Wednesday, May 13, 2015

On Sale Today: UNCLE SCROOGE # 2 from IDW!

Set sail for your local comic shop, and pick up a copy of UNCLE SCROOGE # 2 (Legacy Numbering # 406) from IDW!

In it, you’ll find “Shiver Me Timbers”, by Jan Kruse, Bas Heymans, and Jonathan Gray.  And, if that magnificent cover by Jonathan is any indication, this is gonna be a great one! 

As with last issue, I waited until today to read this story so I can experience the fun “as it happens”!  ...And did Jonathan ever leave a few surprises in wait for me! 

No spoilers but, on a purely personal note, I must thank him for THIS...

...and THIS!  

"Super Goof" AND "Moby Duck" references!  A sure way to warm this old "Gold Key-Era" reader's heart!  

Just as before, you’ll find a 10 page back-up titled “Meteor Rights” – by Frank Jonker, Paul Hoogma, and Maximino Tortajada Aguilar, dialogued by yours truly, and featuring Scrooge, Donald and the nephews… and the return of Flintheart Glomgold. 

Click to Enlarge, if you dare!  
A potentially precious meteor has fallen to Earth, in the Dismal Swamp outside Duckburg.  Uncle Scrooge and Flintheart Glomgold both want it.  

They get more than they bargain for.  Hoo-Boy, do they ever!  

If anyone enjoyed the way I set Scrooge and Flinty against each other in the “auction scene” in THIS STORY, you’re going to love my polar opposite handling of them in “Meteor Rights”. 

Look for a reference to one of my all time favorite Carl Barks Uncle Scrooge stories, and an "untold incident" that occurred thereafter!  Them's all the hints yer gettin' on this!  

And all of this Scrooge-a-rific Awesomeness (...Um, did I just say "Scrooge-a-rific Awesomeness "?) is edited by Sarah Gaydos and the incomparable David Gerstein!    

Just like last time, once you’ve read the issue, please come back and join the discussion in our Comments Section! 

I said "DISCUSSION", guys! 

I’ll be happy to discuss the lead story, particularly Jonathan’s work, from the perspective of a fellow fan – and my own from the perspective of being part of the creative process.   So, bring your comments and questions, folks! 

Just remember, I do not speak for IDW, or anyone in its employ.  I speak strictly for myself as both a long-time fan and as a dialogue creator – and those opinions are strictly my own.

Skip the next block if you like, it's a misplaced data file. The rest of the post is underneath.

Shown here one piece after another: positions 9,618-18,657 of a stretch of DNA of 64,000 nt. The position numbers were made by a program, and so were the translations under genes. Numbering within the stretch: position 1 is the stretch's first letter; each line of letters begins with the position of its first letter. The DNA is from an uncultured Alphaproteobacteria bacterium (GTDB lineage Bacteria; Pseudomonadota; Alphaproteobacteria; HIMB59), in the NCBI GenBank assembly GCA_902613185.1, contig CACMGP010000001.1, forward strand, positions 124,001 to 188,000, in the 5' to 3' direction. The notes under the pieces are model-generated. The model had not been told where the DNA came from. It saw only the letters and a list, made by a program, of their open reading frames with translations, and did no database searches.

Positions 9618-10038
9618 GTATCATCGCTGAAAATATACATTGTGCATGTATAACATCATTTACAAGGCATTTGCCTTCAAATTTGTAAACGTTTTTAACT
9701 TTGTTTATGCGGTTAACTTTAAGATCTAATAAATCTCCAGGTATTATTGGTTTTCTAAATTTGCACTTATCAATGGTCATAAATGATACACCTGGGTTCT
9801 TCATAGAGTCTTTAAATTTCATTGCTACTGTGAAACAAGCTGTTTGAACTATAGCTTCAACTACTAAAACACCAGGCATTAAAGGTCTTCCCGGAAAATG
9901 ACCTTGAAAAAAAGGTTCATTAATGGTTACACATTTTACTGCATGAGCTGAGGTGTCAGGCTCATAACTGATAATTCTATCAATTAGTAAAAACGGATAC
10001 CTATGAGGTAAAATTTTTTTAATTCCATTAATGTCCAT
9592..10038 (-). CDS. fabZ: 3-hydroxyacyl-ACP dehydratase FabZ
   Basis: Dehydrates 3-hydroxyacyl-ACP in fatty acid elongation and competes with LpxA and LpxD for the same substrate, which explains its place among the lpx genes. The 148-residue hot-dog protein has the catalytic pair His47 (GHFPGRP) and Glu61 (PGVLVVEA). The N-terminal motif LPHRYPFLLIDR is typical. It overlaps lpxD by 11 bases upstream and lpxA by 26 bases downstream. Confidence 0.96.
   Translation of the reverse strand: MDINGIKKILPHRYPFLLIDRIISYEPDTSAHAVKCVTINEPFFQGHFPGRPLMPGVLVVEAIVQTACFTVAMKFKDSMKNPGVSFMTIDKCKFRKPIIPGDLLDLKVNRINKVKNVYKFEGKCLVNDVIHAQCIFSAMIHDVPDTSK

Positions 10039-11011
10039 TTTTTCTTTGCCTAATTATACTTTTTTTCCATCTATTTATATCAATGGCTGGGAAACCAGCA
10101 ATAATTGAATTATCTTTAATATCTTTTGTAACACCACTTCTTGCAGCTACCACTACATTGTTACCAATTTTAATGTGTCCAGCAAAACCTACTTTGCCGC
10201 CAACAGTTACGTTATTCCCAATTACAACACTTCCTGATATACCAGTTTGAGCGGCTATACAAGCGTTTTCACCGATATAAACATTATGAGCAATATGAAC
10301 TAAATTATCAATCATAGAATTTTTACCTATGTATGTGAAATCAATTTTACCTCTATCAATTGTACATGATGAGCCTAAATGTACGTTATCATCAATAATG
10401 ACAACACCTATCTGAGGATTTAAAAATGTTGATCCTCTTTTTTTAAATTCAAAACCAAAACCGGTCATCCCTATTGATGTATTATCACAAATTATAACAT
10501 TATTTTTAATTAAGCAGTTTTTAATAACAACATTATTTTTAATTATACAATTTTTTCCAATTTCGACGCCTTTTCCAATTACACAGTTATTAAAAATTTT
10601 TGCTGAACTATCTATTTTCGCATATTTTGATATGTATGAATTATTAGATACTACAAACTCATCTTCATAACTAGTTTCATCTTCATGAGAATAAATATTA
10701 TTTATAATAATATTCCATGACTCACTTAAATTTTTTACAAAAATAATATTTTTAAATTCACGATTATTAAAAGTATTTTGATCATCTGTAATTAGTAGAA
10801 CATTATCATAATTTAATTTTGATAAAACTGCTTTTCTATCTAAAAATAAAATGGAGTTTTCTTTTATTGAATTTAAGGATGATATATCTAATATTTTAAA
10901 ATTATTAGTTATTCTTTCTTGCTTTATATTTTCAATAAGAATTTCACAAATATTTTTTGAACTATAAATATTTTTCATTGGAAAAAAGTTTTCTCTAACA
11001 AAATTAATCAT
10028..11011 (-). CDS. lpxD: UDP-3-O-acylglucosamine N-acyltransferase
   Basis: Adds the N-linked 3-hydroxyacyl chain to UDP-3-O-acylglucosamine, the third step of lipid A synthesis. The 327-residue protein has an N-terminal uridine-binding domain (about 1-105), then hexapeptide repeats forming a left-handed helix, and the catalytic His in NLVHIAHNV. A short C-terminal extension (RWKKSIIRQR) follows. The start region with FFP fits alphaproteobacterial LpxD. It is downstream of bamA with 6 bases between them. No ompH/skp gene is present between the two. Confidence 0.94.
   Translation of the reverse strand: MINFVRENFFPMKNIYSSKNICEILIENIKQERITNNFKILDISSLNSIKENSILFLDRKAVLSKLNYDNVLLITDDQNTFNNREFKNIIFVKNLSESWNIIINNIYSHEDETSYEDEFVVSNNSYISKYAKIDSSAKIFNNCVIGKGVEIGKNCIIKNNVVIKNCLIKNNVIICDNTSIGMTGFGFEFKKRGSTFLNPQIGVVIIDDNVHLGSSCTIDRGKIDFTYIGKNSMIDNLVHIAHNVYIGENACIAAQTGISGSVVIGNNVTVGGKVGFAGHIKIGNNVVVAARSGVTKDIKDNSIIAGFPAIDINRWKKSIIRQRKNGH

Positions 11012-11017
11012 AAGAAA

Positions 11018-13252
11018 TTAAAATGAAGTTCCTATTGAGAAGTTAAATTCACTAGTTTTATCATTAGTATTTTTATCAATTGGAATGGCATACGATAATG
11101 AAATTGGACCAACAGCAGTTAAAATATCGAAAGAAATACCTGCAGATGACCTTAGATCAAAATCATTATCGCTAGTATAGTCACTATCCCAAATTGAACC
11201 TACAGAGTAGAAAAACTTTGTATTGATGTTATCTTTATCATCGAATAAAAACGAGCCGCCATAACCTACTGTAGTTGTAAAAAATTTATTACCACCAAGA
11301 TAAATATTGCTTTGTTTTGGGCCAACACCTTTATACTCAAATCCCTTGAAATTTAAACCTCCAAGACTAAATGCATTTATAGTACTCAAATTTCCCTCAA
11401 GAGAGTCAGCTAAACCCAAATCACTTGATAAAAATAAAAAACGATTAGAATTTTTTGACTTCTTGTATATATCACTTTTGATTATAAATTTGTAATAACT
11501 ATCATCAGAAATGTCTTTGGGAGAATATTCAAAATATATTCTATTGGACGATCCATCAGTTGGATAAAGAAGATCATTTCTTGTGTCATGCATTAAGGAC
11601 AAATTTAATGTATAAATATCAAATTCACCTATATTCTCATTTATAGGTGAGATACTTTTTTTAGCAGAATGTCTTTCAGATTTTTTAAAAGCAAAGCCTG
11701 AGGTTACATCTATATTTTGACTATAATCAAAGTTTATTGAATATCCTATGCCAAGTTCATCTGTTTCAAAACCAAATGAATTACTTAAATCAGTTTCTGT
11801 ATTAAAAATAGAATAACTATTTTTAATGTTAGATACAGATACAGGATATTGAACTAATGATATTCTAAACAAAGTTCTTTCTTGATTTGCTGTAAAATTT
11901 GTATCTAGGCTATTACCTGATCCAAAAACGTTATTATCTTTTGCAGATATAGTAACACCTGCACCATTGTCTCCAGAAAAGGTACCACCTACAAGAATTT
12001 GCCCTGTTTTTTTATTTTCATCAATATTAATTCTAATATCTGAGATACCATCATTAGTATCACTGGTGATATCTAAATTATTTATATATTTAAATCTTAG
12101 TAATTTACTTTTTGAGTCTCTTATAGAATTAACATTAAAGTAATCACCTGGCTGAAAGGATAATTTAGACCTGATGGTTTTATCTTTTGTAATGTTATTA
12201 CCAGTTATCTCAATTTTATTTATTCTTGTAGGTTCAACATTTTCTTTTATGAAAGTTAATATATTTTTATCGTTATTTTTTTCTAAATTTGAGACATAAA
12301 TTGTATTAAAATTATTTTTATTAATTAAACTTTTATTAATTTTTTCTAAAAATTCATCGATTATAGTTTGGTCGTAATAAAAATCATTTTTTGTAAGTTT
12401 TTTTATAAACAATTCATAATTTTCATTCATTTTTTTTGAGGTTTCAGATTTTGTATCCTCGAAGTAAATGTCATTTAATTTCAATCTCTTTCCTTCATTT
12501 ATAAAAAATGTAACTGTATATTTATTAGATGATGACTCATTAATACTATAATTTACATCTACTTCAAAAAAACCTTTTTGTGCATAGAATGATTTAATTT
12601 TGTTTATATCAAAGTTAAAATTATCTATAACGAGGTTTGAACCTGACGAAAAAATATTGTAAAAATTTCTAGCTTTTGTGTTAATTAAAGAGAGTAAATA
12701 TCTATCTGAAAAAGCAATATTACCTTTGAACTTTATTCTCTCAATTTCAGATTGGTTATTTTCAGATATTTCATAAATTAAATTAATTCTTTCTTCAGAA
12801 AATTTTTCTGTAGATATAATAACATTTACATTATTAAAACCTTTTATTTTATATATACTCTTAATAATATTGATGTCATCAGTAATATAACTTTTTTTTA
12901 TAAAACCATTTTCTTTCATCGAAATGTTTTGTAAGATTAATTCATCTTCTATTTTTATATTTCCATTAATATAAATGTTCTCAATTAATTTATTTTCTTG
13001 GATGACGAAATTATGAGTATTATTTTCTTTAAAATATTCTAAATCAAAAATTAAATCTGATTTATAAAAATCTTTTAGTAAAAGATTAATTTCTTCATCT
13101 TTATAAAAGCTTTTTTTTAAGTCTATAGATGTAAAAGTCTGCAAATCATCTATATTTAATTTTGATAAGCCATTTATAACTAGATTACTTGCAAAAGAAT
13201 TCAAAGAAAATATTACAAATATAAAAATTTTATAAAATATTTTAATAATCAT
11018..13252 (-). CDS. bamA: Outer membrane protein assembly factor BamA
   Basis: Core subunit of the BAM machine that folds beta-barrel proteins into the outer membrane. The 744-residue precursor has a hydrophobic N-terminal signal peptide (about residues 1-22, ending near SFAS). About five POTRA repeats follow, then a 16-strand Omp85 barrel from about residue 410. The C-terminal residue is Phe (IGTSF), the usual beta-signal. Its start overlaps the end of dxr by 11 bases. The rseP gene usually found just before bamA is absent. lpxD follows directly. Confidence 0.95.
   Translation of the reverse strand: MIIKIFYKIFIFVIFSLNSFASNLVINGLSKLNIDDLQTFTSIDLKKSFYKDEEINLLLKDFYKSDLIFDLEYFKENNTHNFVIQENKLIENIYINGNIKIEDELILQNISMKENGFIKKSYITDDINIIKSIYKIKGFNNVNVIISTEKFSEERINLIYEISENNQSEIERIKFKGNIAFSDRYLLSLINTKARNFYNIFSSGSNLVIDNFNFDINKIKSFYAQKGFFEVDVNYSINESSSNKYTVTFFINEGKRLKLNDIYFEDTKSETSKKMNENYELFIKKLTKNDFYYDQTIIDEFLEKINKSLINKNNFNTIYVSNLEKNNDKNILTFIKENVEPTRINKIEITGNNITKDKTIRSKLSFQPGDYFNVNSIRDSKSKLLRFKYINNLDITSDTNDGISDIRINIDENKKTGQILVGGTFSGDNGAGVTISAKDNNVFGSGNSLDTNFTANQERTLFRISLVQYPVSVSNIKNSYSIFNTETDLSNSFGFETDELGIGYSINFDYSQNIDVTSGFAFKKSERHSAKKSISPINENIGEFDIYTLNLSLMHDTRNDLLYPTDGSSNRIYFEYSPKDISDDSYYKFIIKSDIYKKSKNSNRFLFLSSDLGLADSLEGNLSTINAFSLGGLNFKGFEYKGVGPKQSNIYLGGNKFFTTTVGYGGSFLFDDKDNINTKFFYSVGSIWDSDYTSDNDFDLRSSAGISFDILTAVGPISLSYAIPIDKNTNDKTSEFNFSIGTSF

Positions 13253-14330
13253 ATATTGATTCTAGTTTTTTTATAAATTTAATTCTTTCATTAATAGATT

Alternate Cover: Someone tell that "Beagle Boy Octopus" to stop obscuring my name! 
So, rather than merely “set sail”, why don't you “streak like a meteor” to get your copy of UNCLE SCROOGE # 2 (Legacy Numbering # 406) from IDW!

Meet you back here to discuss it!  


HERE is a review of the issue, published the day of release!  

Anyone willing to call one of my gags " of the funniest jokes I've heard in a while", is worthy of a link 'round here!  


Clapton said...

Another amazing issue of Uncle Scrooge featuring two new to the US stories with great localizat-ions from, in my opinion, 2 of the greatest comic scripters of all time.

This has been a very busy time for me so reading this comic has put me in the happiest, most optimistic mood I've been in all week. As such I feel that I need to re read this issue before I can say anything other than "That was really good!"

Joe, Thank you and the rest of the IDW team for putting a smile on my face.

Joe Torcivia said...


On behalf of Jonathan Gray, as well as myself, I thank you for those very kind words!

As I mentioned to David Gerstein in our last meeting, I feel David has assembled an “All Star Team” of translators / scripters for these comics that will also include Thad Komorowski and Gary Leach (both of whom you’ll be seeing shortly) as well as Jonathan and Yours Truly. To me, that is an impressive line-up of people who know and love these comics! And, hopefully, David might even slip a script in on us himself, every now and then. …I know I’m excited about seeing work from every one of these folks, because I know they ALL do it so well!

You’ll be seeing something from me once a month thru August – with August being my first Full Translation and Dialogue for the lead story in DONALD DUCK # 4.

I’m also extremely pleased that UNCLE SCROOGE # 2 managed to make such a difference in your day! Because, throughout life, it’s been like that for me as well. From coming home from grade school and finding a Gold Key subscription copy waiting for me, to the present day, comics like these have an uncanny, almost “magical” ability to turn a day around! It did so for me, even today! …Sincerely!

Naturally, now that we’re both in such a great mood, please come back after re-reading and share your impressions!

Thad Komorowski said...

And again, killer work, as usual, Joe. Picked up a copy yesterday. I'm usually never at a loss for words, but I really don't have much to add beyond that it's nice to regularly read Disney comics that are FUN again.

Joe Torcivia said...

And, speaking of that “All Star Team” of translators / scripters… Here’s Thad!

Thanks for the shout-out, Thad! And, yes… the fact that they are FUN again is thanks to our fearless archival-editing leader bringing such good stories and good talents together! Long may he wave… or archive… or edit... or whatever it is he does!

Elaine said...

OK, first, I really love Jonathan Gray's cover art.